Perched on a hill overlooking the Bay of Naples, in the buzzing area of Mergellina, rests Casa Rubinacci, a luxurious set of homely apartments that have been in the possession of the Rubinacci family since the 1930s.
“My father [Mariano Rubinacci] lived here with his family,” Marcella Rubinacci tells me, as she opens the door to give a small team from The Rake the grand tour. “In the past, the tailors worked here. There were more or less thirty of them, however, 20 years ago we moved them to Palazzo Cellammare on Via Chiaia.” It should come as no surprise that each apartment is named after a type of cloth. There’s Linen, Cashmere, Tasmanian, Silk, Canapa, Ramie and Vicuña, which is the grandest of them all. Split across four floors, each warmly-decorated apartment is kitted out: large, deep and comfortable kingsize beds — the kind that makes you consider spending an entire day in one if you weren’t in Naples— paired with opulent en-suite bathrooms with his and her basins. Each apartment has its own sitting room that’s brought to life thanks to 19th and 20th century African and early-European antiques, ornaments and fine art, heated by the earth-toned walls reminiscent of a bygone era. There’s also a kitchen and an in-house chef, who can be called upon if one feels peckish – however, being in Naples, it’s advised to eat out.
Walking through each room, it’s hard to imagine the building in its original state – a workshop full of craftspeople slowly but surely producing some of the finest examples of men’s tailoring the sartorial world has ever seen. Each one has been spruced up in wonderful fashion, which is perhaps to be expected considering the Rubinacci family’s taste for the finer things in life. The highlight, though, is, without doubt, the roof terrace, a fine place to watch the sun go down with a Cohiba Talisman in one hand and a Negroni in the other.
Just a stone’s throw away from the apartments are numerous delicatessens, tempting pastry shops, musky tobacco shops and excellent restaurants, both rustic and fine, churning out quintessential Neapolitan cuisine in dramatic fashion. When dining out, Marcella often visits Europea di Mattozzi on Via Campodisola Marchese, which is a family-owned establishment offering simple and perfectly imperfect pizza, meaning you can’t go wrong. There’s also L ‘Antica Latteria if you require something sweet. “In Naples, it’s not difficult to find great restaurants,” says Marcella. “It depends on whether you want to eat more sophisticated or homemade food. The Spanish quarters are full of them. For example, there’s one restaurant called Antica Capri, and they serve pasta and beans inside a covered terracotta pot, all covered with pizza dough. It’s delicious!”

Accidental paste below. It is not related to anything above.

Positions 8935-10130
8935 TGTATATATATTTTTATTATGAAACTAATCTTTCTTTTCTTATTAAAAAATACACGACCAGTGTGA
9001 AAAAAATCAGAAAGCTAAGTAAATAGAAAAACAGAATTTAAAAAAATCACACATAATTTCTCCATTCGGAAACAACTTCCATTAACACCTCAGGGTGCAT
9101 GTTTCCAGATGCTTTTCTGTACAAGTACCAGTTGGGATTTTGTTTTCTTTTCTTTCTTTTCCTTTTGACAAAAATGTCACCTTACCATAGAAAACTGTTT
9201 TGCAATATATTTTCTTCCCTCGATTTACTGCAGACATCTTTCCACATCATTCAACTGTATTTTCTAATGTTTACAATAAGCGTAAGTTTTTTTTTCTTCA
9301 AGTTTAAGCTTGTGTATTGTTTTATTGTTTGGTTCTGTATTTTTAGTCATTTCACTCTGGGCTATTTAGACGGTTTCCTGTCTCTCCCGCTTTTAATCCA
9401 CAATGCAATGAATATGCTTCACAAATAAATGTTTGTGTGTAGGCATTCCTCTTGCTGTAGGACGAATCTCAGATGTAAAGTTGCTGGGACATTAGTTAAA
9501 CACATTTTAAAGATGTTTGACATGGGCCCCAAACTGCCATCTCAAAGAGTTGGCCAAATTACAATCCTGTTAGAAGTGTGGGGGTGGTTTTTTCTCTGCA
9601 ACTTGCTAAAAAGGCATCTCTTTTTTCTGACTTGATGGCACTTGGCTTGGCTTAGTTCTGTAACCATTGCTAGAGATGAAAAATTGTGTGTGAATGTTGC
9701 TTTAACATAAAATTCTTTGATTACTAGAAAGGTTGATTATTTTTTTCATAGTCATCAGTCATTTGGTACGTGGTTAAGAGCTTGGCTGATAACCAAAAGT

For an aperitivo, Marcella says that “it depends on the season. Our climate allows us to always be outdoors. Behind Via Dei Mille, there is an endless number of small bars. Although I often prefer to go to the historic centre – Perditempo is one example. There you can buy books, sip wine or have a good drink, listen to music and have a chat in a relaxed and quiet environment. Liberia Berisio, which is located in Port’Alba, near Piazza Dante and Piazza Bellini, is a bookstore and a bar. They sometimes have live music in relaxing tones with cellos and more. It’s one of my favourites.”
A true Neapolitan, Naples will always be Marcella’s home. “Naples is black and white,” she says. “You either love it or hate it. I love its energy, fantasy and colours, which over time has made our DNA insuperable, in this sense.”
If you’re planning a visit to Naples this summer, we couldn’t recommend Casa Rubinacci and Marcella’s reccomendations any more highly. We also suggest reading up on what makes Neapolitan tailoring so special and unique, here.